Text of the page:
W3C home > Mailing lists > Public > www-international@w3.org > July to September 2002

Re: glyph selection for Unicode in browsers

From: by way of Martin Duerst <jshin@mailaps.org>
Date: Sat, 28 Sep 2002 16:00:07 +0900
Message-Id: <>
To: www-international@w3.org

On Thu, 26 Sep 2002, Tex Texin wrote:

 > Yes, underlying fonts can be a Unicode architecture. That's a good
 > thing, but invisible to end-users.
 > I would like to keep the sense of "Unicode font" as meaning a font which
 > supports a large number of scripts, rather than meaning one that uses
 > Unicode for its mapping architecture.
 > Yes, OS and browsers are getting better. My concerns center around:
 > Is the mechanism for selecting fallback fonts language-sensitive, so
 > that it would favor a Japanese font for Unicode Han characters that were
 > tagged as lang:ja

   I'm a little at loss as to why you have the impression
that  'lang' tag has little effect on rendering of html (in
UTF-8. e.g. your page or IUC10 announcement page which used to be at
http://www.unicode.org/iuc/iuc10/x-utf8.html) by major browsers. MS
IE has been making use of 'lang' attribute(html) for a long time and
Mozilla solved the problem (although 'xml:lang' is not yet supported)
last December. In case of Mozilla(and Netscape 7), see

   http://bugzilla.mozilla.org/show_bug.cgi?id=105199  (fixed.
    where you'll find a pair of screenshots with dramatically
    different rendering results)
       (xml:lang : not yet fixed)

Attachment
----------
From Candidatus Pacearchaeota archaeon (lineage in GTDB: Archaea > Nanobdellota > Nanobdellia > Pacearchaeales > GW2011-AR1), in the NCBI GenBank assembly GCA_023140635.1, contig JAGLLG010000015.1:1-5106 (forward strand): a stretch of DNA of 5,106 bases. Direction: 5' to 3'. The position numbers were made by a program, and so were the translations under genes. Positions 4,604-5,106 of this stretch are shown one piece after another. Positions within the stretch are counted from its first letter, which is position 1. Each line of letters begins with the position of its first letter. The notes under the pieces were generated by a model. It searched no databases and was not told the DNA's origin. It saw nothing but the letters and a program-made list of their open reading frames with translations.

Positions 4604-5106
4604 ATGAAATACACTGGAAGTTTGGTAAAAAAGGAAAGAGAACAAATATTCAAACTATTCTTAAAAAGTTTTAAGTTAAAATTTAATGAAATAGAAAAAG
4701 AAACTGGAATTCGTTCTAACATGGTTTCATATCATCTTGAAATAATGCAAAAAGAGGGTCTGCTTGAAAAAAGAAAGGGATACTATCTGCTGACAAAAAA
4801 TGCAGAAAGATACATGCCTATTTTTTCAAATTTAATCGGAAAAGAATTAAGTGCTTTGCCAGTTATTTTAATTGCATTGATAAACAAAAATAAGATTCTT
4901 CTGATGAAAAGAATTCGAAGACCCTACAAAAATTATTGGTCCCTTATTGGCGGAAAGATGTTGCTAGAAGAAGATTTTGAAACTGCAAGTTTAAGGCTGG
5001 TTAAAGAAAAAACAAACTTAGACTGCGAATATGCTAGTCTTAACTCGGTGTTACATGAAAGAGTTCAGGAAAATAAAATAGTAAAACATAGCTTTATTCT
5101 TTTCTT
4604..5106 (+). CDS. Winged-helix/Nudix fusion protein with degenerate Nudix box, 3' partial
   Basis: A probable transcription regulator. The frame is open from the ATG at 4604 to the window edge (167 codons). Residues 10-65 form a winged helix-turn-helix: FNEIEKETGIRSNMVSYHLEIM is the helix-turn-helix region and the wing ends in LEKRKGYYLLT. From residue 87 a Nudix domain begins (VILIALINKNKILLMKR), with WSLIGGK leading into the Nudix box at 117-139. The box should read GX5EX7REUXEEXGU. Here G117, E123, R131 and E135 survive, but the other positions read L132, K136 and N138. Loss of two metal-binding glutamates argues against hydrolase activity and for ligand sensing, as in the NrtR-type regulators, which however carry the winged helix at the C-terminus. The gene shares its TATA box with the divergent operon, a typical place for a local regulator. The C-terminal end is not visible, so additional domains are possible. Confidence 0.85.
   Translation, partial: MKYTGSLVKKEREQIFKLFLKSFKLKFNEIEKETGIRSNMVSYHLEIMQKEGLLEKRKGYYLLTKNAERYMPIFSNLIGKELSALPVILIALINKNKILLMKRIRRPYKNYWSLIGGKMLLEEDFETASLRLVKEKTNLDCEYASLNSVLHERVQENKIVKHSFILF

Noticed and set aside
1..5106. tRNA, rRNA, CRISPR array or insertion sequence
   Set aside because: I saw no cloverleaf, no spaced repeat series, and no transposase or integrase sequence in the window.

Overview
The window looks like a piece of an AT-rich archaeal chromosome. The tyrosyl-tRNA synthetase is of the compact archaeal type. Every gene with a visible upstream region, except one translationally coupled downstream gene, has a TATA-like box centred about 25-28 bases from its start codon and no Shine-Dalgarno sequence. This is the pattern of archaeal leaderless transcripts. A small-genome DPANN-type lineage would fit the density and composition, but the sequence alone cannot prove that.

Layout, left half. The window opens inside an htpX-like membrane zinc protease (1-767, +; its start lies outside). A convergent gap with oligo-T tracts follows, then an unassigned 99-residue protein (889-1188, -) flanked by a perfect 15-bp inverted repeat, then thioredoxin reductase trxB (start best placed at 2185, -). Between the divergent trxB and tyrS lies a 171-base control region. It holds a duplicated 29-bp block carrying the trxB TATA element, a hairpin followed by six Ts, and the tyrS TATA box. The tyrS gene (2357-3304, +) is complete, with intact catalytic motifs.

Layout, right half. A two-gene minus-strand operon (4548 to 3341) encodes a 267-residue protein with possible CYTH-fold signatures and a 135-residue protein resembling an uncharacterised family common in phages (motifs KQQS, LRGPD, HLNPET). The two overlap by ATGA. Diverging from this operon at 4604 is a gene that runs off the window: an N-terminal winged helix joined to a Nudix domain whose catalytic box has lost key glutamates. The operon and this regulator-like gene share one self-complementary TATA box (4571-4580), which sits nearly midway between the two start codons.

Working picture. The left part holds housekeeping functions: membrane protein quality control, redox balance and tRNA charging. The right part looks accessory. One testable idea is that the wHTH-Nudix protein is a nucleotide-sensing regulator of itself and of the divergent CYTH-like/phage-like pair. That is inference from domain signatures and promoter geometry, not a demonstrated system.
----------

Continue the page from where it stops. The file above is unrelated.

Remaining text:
http://bugzilla.mozilla.org/show_bug.cgi?id=122779 (C-L http header
      and  UTF-8 document)

 > And are the fonts labeled so that the supported language is known?

   Judging from the discussion about the issue in Xfree86-font
list, most of modern OTFs are. Otherwise, applications (or  a library
for text rendering/font selection) can resort to a kind of mapping the
character repertoire of a font to language(s) covered as is done by
fontconfig for XFree86. For instance, characters in JIS X 0208 are all
covered, but characters from GB2312, Big5 and KS X 1001 are missing,
a font is likely to be Japanese.

 > Even so, I'd still need to have a large collection of fonts then.

   Indeed that's the case. If OT lang-tag is made use of and
multiple alternative glyphs are available in a single(or
a few) pan-script Unicode font(s), you'd not have to.

Received on Saturday, 28 September 2002 05:43:14 UTC

This archive was generated by hypermail 2.3.1 : Tuesday, 6 January 2015 22:04:19 UTC